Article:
Florida Artist A.E. ‘Bean’ Backus: Inspiration for the Highwaymen

    By Gary McKechnie

    If you like off-the-beaten-path Florida and finding those places that are still untouched, undeveloped, and largely unnoticed, a painting by A.E. Backus will strike a chord.

    You may already be familiar with the works of The Highwaymen and their scenes of Florida landscapes and rivers and trees and lakes and the ocean, painted at a time when air conditioning was new and interstates still were on the horizon.

    Backus inspired these artists with paintings he'd been creating decades earlier, and among his students were Alfred Hair and Harold Newton, both of whom helped to create the Backus-inspired Highwaymen style of art.

    Over the course of a half-century, Backus captured Florida at its best and in some 5,000 of his works you feel the sensations of nature.

    Backus died in 1990, an inductee into the Florida Artists Hall of Fame, and today his legacy is kept alive at the A.E. Backus Gallery and Museum in his hometown of Fort Pierce.

    Detailed captions explain highlights of his life and of his work, and it’s a pleasant surprise to discover that (if you have the funds) you can still buy an original A.E. ‘Bean’ Backus painting.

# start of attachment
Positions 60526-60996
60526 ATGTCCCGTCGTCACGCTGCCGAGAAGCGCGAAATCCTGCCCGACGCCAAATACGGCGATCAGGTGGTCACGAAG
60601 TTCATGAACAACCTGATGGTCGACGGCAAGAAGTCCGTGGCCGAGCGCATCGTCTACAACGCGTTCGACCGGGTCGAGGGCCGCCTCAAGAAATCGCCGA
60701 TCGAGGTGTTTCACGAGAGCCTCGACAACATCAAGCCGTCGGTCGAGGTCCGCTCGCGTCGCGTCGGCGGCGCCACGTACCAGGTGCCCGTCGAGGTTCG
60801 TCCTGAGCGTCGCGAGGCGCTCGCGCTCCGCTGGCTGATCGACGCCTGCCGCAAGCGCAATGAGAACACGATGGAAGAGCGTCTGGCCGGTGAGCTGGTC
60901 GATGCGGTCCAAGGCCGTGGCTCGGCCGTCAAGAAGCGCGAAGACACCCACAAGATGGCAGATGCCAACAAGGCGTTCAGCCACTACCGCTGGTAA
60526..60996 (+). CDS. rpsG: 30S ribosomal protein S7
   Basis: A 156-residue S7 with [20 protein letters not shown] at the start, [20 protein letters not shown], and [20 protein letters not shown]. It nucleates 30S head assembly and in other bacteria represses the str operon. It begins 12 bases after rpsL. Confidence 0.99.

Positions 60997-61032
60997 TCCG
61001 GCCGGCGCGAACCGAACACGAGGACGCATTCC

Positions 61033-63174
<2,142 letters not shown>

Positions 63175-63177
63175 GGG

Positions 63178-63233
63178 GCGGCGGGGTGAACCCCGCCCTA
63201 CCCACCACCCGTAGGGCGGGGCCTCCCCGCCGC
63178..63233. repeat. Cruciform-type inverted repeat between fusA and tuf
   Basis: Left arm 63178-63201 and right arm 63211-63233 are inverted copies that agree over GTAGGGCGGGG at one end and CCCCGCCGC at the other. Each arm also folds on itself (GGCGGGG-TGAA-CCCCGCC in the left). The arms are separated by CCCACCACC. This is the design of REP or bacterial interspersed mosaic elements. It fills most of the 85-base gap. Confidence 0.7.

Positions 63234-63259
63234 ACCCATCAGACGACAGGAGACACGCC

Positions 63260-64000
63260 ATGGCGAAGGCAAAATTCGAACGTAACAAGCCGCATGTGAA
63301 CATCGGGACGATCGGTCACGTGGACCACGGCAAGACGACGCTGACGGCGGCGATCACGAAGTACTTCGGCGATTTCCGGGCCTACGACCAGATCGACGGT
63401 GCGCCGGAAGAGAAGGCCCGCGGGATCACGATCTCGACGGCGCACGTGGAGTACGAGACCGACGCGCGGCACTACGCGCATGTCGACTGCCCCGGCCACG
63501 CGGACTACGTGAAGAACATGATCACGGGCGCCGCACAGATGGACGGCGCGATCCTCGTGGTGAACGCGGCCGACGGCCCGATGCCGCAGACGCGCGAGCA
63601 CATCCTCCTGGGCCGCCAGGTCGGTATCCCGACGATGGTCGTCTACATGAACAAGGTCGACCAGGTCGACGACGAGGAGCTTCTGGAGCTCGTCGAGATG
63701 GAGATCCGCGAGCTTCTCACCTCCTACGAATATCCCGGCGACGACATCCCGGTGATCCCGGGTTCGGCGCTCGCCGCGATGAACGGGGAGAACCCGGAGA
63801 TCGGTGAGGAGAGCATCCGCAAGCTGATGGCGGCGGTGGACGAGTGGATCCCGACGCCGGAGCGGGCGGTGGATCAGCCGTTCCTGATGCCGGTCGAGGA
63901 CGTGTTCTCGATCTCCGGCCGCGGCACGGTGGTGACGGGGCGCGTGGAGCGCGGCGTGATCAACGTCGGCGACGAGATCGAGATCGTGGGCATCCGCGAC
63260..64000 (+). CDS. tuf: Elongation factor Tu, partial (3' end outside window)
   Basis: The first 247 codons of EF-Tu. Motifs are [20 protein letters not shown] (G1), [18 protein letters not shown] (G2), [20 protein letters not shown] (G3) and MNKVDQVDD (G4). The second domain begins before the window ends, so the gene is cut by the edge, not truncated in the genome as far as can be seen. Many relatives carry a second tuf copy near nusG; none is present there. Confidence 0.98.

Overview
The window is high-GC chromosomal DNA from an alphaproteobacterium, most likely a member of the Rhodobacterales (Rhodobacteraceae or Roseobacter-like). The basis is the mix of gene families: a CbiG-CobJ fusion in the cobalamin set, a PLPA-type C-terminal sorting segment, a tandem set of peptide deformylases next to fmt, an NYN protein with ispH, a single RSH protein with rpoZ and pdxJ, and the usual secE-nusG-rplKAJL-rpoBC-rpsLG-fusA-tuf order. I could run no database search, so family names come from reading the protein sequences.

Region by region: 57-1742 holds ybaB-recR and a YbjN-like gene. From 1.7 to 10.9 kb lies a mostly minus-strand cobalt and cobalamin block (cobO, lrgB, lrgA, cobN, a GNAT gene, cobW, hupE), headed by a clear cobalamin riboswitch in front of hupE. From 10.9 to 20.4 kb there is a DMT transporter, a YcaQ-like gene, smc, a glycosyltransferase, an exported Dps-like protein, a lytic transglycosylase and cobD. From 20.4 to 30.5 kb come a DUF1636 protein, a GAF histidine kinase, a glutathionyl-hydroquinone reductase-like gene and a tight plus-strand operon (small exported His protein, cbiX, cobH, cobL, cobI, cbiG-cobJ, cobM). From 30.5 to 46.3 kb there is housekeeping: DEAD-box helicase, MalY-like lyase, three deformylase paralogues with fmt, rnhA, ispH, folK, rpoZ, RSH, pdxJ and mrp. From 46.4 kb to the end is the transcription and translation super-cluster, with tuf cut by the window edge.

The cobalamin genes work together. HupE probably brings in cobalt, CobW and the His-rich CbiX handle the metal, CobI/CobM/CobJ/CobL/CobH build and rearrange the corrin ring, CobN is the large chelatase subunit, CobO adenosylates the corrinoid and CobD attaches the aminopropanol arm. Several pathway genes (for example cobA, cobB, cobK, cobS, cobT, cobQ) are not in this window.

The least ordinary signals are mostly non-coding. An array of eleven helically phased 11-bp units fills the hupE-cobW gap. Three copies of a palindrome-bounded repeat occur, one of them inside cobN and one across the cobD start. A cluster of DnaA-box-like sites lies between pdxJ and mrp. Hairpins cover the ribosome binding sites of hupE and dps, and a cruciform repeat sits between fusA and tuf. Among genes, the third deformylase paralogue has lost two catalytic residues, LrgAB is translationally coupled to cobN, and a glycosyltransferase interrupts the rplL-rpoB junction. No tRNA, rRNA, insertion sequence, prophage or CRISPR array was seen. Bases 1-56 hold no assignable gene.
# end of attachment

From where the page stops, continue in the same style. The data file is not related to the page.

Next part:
But even if you can’t afford to purchase an original, an hour or two at this pleasing museum will introduce you to the works of a Florida original.

    And it will reacquaint you with a Florida from the past.

    When You Go: 

    A.E. Backus Gallery & Museum
    500 N. Indian River Drive
    Fort Pierce, FL 34950
    772-465-0630

     

    Standing in the gallery is like standing in the middle of Old Florida. His paintings -- many painted in the 1940s-60s - reveal scenes familiar to all Floridians.

    Standing in the gallery is like standing in the middle of Old Florida. His paintings -- many painted in the 1940s-60s - reveal scenes familiar to all Floridians.

    - Gary McKechnie

    A royal poinciana tree is a favorite image for the Highwaymen artists -- who were inspired (and taught) by Backus.

    A royal poinciana tree is a favorite image for the Highwaymen artists -- who were inspired (and taught) by Backus.

    - Gary McKechnie

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